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The reasoning is sound. You are often better to roll the dice on a 22-year-old player, knowing he/she might turn out to be a superstar and form part of the core of your team for a decade, than hold on to veterans until they are past their use-by date.
Older players — just like us older people — can depreciate in value (I know that sounds harsh but you get the drift) extremely quickly, especially in contact sports.
That is why it has been mildly interesting, if not surprising, to see the All Blacks giving long-term contracts to (relative) old salts in recent weeks.
Hooker Codie Taylor (30) was the most recent to recommit to New Zealand rugby, earning four more years.
Prop Joe Moody (33) was given three more years.
And, in one move that I thought might have generated more reaction, captain Sam Cane — at 29, and with a fair old injury history now — was able to sign a new contract for four more years.
I’m not lurching to a position of ‘‘why is New Zealand Rugby throwing so much money at old buggers’’, let that be clear.
These are classy rugby players, core men in an All Black team that might have wobbled recently but has had a generally outstanding run in recent years, and there is clearly huge value in retaining experience and institutional knowledge.
It’s just ... interesting. They all have some miles on the clock, and you just have to hope they are investments that pay off.
I see the Crusaders unveiled star new signing Pablo Matera this week.
This is still a development I find really weird.
While Kiwis have spent months trapped overseas because of our broken (starting to be repaired) MIQ system, a powerhouse rugby team can somehow whistle in a foreigner to play sport.
We are loaded with talented rugby players in this country. The Crusaders should know — they hoover up as many as they can possibly find. Was there really a compelling case to allow the Pumas captain to play here?
It also jars, for me, with New Zealand Rugby’s insistence on only picking All Blacks from players based in this country. Matera is taking a prospective All Black’s place.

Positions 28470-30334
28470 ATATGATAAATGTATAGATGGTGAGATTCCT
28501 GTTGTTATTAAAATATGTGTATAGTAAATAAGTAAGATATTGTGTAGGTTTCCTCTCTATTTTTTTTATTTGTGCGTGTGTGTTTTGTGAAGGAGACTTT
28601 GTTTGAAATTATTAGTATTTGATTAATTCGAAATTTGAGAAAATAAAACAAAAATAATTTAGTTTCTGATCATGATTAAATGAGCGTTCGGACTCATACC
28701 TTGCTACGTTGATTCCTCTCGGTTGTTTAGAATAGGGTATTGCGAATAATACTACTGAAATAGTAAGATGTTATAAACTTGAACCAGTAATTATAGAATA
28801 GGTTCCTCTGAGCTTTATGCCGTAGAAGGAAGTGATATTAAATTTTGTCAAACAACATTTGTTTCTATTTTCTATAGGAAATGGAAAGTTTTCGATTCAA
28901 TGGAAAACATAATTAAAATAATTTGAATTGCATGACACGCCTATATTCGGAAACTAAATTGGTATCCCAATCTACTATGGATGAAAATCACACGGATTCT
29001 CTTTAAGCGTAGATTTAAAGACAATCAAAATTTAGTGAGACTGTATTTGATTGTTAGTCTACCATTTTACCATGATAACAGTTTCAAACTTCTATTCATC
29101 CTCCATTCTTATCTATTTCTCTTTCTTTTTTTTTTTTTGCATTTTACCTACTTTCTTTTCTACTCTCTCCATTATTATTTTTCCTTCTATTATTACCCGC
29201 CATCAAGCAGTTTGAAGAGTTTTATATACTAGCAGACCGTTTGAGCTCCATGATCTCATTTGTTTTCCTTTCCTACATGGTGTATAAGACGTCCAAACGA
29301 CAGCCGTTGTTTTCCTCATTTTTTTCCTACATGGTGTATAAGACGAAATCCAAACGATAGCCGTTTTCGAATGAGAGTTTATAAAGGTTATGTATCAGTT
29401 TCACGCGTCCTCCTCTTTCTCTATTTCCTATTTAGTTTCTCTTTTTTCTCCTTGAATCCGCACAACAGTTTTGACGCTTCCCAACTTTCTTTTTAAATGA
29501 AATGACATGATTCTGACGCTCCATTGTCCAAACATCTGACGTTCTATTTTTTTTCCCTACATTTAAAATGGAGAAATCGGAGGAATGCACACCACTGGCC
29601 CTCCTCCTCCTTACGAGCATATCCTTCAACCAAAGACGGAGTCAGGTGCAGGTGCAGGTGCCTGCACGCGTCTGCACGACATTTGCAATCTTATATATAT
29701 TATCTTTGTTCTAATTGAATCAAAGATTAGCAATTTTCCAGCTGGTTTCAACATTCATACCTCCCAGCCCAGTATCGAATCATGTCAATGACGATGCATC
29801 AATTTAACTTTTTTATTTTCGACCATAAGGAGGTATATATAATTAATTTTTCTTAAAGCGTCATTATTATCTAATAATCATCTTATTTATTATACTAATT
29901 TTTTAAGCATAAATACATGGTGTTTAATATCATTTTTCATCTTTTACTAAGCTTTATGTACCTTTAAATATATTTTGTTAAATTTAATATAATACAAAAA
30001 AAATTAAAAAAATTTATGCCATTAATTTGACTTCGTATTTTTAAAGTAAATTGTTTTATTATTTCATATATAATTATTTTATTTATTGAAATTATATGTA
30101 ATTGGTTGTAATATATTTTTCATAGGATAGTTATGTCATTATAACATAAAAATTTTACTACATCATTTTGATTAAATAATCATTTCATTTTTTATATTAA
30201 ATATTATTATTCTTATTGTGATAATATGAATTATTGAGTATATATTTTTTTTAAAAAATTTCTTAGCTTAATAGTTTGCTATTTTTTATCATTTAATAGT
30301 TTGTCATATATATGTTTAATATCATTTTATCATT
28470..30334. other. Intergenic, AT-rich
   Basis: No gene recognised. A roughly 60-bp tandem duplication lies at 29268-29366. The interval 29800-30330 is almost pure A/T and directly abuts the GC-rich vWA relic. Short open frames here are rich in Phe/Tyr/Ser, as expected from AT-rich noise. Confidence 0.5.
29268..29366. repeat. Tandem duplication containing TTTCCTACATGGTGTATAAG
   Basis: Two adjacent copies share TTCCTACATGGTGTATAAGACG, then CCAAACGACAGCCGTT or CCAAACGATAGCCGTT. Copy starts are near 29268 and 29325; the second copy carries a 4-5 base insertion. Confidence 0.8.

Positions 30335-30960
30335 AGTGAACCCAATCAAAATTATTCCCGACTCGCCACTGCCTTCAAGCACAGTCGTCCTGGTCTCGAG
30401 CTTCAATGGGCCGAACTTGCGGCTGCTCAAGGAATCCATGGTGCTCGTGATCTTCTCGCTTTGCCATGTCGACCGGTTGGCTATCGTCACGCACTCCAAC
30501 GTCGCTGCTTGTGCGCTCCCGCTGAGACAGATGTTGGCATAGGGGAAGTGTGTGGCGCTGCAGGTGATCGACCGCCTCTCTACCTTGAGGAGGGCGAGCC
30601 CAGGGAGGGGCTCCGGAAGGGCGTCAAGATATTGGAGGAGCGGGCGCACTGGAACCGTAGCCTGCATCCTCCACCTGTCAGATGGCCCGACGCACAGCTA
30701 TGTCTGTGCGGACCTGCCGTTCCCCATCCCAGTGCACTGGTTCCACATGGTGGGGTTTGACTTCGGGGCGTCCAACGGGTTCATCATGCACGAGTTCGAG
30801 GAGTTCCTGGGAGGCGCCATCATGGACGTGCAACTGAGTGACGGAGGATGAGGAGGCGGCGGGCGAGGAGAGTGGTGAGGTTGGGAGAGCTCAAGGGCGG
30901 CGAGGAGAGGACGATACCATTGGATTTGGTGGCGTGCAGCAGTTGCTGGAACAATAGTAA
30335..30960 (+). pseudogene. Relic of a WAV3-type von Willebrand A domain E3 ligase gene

This sounds absolutely amazing.
It is exciting enough that the New Zealand Open will go ahead in Arrowtown in late March-early April, given the immense difficulty in holding major sports events in this country right now.
But the fact the top three finishers will qualify for the British Open? Magnificent. What a carrot for those golfers.
This sounds absolutely appalling.
Reuters reports an American ice hockey team — at a tier below the NHL — apologised this week for ‘‘an in-game promotion that saw local teachers crawl on the ice to collect dollar bills to help pay for classroom supplies’’.
Um, excuse me?
Yep. The Sioux Falls Stampede was understandably slammed for running a ‘‘Dash for Cash’’ promotion, dropping $5000 in bills on to the ice before 10 local teachers scooped up cash on their hands and knees in front of a cheering crowd.
‘‘Although our intent was to provide a positive and fun experience for teachers, we can see how it appears to be degrading and insulting towards the participating teachers and the teaching profession as a whole,’’ the team said in a written statement.
‘‘We deeply regret and apologise to all teachers for any embarrassment this may have caused.’’
This sounds absolutely brilliant.
The Guardian reports a Winter Olympics curling qualifying tournament — featuring two Kiwis — in the Netherlands had to remove some adverts from the ice as they led to the Americans knocking a live-stream on the head.
The World Curling Federation later announced it had cut a deal with adult website EasyToys to resume live-streaming with the ads replaced by the statement ‘‘#equalityforall’’.
Correct, you could not make that up.
Judge not, et cetera
Good to see plenty of talented sportspeople, including Otago athletes, recognised in the longlist for the Halberg Awards.
Sad, though, to still see no room for an Otago Daily Times representative on the judging panel.
Stuff and NZME are represented. Loads of television personalities. Various athletes. But not us.
So don’t blame me when me when the Black Caps are overlooked for team of the year and that award goes to a rowing pair.
This is the last Last Word for 2021.
What a strange year. Covid, obviously. But your man started 2021 as the assistant editor of this great paper, and ends it back at his old desk. Didn’t see that coming.
Have a happy and safe holiday period.